NRRI 14-12-Cybersecurity-Issues

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The United States’ critical infrastructure sectors face the risk of cyber attacks on a frequent basis, with potential impacts that could cause damage to vital systems, expose customer information to theft, or severely limit necessary safety activities. To get a better understanding of those issues, the Middle Atlantic Cybersecurity Collaborative (MACC)1 directed the National Regulatory Research Institute (NRRI) to study the cybersecurity responsibilities and practices of state utility commissions across the nation as well as the roles of numerous other state, federal, and private sector organizations. This study describes the relationship of cybersecurity issues to some basic commission responsibilities and the associated challenges in cybersecurity regulation. Then, the study compiles actions taken by various commissions, including ongoing dockets that may result in further rules or orders, and how cybersecurity expenses have been treated within some rate cases. The study then examines actions taken by other organizations such as federal agencies, state
legislatures, and industry organizations, and concludes by identifying trends in state utility commission actions. One of the prime responsibilities of a commission is to ensure safe and reliable service. A cyber attack represents a threat to the system reliability of each utility sector, and could impact a system in a number of ways. Furthermore, the integration of utility systems has wide-reaching effects on public health and safety; i.e., without electricity, communications systems, gasoline pumps, water purification systems, and other utility systems would not be able to function. Each utility sector offers invaluable support to other utility sectors, and the cascading effects of a cyber attack would be extreme. While each attack can have a different target and method, they ultimately impact system reliability and customer service.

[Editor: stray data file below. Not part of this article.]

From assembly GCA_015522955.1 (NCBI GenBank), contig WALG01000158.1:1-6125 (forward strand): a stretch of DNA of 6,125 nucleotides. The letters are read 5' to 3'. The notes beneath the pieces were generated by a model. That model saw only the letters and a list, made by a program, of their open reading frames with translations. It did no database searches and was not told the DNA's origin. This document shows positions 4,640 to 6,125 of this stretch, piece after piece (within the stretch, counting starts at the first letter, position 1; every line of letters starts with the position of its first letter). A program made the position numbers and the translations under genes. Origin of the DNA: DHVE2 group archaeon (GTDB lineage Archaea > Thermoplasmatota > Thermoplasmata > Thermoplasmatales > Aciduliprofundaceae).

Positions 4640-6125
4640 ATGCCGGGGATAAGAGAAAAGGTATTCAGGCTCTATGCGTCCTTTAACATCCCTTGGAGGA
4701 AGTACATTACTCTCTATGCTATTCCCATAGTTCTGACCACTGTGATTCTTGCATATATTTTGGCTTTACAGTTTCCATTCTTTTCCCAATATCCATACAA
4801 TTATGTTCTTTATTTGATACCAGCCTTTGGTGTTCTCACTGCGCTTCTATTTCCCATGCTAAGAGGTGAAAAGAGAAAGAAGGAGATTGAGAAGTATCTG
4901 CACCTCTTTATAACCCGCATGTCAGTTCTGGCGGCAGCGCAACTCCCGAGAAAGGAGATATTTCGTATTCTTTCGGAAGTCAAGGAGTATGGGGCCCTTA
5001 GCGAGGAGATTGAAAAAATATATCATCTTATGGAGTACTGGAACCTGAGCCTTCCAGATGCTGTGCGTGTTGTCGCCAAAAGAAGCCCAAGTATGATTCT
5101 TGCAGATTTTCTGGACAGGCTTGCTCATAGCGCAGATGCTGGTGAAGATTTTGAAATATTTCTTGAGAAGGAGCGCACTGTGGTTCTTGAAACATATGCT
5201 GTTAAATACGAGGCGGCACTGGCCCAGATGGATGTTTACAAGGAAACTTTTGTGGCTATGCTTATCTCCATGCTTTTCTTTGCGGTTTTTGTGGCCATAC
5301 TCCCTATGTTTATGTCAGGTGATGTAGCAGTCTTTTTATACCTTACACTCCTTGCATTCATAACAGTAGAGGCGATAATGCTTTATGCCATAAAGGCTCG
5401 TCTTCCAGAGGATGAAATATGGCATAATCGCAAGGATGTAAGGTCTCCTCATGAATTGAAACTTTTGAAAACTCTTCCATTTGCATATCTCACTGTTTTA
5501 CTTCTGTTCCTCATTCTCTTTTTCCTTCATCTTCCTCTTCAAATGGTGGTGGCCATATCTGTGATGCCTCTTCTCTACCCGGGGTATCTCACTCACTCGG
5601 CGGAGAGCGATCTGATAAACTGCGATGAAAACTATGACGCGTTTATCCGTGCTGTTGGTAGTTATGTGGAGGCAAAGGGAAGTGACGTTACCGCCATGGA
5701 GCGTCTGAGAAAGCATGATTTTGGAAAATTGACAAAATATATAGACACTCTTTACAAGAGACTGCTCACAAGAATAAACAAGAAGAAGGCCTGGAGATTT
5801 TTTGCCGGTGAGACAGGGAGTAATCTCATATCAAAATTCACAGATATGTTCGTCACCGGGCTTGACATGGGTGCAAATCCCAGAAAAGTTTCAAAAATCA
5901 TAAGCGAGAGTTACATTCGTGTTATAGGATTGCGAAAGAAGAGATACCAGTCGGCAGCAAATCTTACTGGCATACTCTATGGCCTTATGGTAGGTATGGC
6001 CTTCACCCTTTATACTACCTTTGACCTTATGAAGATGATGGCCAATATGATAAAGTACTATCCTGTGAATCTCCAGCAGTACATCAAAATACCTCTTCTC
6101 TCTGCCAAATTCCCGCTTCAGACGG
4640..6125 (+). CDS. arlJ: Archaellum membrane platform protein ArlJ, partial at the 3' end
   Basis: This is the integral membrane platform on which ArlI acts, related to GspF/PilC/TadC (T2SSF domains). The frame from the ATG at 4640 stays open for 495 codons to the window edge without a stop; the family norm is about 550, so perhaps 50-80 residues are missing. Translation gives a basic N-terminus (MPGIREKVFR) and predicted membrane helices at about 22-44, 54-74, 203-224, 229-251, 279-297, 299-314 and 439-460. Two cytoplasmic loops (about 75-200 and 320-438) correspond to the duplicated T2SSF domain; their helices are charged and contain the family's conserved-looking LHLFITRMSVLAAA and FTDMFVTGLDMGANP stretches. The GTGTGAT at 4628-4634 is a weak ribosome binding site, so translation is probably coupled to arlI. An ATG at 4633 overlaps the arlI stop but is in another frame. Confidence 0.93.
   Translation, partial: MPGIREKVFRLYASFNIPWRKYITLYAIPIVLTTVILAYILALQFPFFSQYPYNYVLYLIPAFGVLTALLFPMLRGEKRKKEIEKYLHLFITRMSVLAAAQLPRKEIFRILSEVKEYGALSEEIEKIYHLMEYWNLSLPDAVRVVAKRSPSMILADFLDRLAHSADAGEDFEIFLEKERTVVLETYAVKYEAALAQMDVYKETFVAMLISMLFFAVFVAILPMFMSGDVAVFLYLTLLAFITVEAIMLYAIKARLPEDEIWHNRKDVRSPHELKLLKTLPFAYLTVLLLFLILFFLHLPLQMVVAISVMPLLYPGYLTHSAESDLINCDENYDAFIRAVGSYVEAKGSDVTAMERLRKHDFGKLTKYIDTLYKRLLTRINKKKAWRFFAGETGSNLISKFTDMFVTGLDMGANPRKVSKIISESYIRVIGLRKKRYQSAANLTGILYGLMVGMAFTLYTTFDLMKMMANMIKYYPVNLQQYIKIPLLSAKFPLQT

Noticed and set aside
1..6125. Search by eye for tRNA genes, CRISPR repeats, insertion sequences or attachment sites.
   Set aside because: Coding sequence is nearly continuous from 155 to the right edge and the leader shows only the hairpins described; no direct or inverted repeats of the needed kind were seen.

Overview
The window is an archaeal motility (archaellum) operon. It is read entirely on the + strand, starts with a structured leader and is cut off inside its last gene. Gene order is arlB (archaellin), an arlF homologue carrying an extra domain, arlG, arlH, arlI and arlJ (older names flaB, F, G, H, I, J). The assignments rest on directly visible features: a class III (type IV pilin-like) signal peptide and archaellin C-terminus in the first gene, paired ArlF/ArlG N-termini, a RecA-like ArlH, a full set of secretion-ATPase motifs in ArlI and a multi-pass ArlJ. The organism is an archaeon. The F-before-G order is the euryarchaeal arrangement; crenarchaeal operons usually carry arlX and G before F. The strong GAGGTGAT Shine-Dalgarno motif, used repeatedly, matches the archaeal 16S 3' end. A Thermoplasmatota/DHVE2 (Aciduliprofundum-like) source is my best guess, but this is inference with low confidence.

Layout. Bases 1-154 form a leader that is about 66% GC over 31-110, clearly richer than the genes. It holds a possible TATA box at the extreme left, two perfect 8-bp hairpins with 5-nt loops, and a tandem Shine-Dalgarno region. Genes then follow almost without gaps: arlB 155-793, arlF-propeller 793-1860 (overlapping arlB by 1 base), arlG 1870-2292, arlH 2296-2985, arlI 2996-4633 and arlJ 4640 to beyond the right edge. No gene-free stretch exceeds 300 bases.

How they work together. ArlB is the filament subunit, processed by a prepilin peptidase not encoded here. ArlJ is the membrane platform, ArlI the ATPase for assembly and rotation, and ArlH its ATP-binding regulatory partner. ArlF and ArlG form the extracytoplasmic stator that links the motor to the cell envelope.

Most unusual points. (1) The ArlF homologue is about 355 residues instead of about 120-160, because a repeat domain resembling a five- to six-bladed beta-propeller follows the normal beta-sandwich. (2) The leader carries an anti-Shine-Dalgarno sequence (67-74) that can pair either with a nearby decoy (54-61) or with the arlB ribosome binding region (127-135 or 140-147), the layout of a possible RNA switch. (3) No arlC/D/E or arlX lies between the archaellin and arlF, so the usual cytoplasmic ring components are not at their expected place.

Utilities hold and store valuable customer information, including financial information, usage data, and physical information. Information systems have the ability to efficiently store this data and provide utilities the ability to offer innovative new services. However, they also create risk for ratepayers. The breach of a utility’s information technology systems, the standard networks used to complete business processes, could allow access to customer information, business practices, or security information related to control systems. A utility operating these systems without consideration for cybersecurity opens its ratepayers to dangerous cyber attacks, including identity theft and the compromise of privacy. Commissions ultimately have a responsibility to allow cost recovery of prudent expenses within just and reasonable rates. All utility ratepayers benefit from prudent cybersecurity measures due to their impact on reliability, safety, and consumer protection. Utilities are therefore entitled to recover the cost of prudent cybersecurity expenses from their rate-base.